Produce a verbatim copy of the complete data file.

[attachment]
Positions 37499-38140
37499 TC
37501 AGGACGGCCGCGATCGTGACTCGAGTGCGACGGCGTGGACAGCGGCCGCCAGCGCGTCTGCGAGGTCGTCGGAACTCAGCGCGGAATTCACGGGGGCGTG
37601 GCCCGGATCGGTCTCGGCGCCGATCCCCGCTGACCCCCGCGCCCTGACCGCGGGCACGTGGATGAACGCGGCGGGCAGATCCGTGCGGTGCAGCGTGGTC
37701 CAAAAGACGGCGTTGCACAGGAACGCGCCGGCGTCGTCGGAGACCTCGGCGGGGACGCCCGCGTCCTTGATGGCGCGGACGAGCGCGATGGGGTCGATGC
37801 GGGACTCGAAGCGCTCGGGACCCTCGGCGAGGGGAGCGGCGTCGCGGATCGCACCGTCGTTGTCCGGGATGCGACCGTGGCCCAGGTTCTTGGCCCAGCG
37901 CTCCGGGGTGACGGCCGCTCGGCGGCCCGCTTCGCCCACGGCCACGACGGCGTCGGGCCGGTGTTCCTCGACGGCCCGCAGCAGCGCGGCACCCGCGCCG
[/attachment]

Positions 37499-38140
37499 TC
37501 AGGACGGCCGCGATCGTGACTCGAGTGCGACGGCGTGGACAGCGGCCGCCAGCGCGTCTGCGAGGTCGTCGGAACTCAGCGCGGAATTCACGGGGGCGTG
37601 GCCCGGATCGGTCTCGGCGCCGATCCCCGCTGACCCCCGCGCCCTGACCGCGGGCACGTGGATGAACGCGGCGGGCAGATCCGTGCGGTGCAGCGTGGTC
37701 CAAAAGACGGCGTTGCACAGGAACGCGCCGGCGTCGTCGGAGACCTCGGCGGGGACGCCCGCGTCCTTGATGGCGCGGACGAGCGCGATGGGGTCGATGC
37801 GGGACTCGAAGCGCTCGGGACCCTCGGCGAGGGGAGCGGCGTCGCGGATCGCACCGTCGTTGTCCGGGATGCGACCGTGGCCCAGGTTCTTGGCCCAGCG
37901 CTCCGGGGTGACGGCCGCTCGGCGGCCCGCTTCGCCCACGGCCACGACGGCGTCGGGCCGGTGTTCCTCGACGGCCCGCAGCAGCGCGGCACCCGCGCCG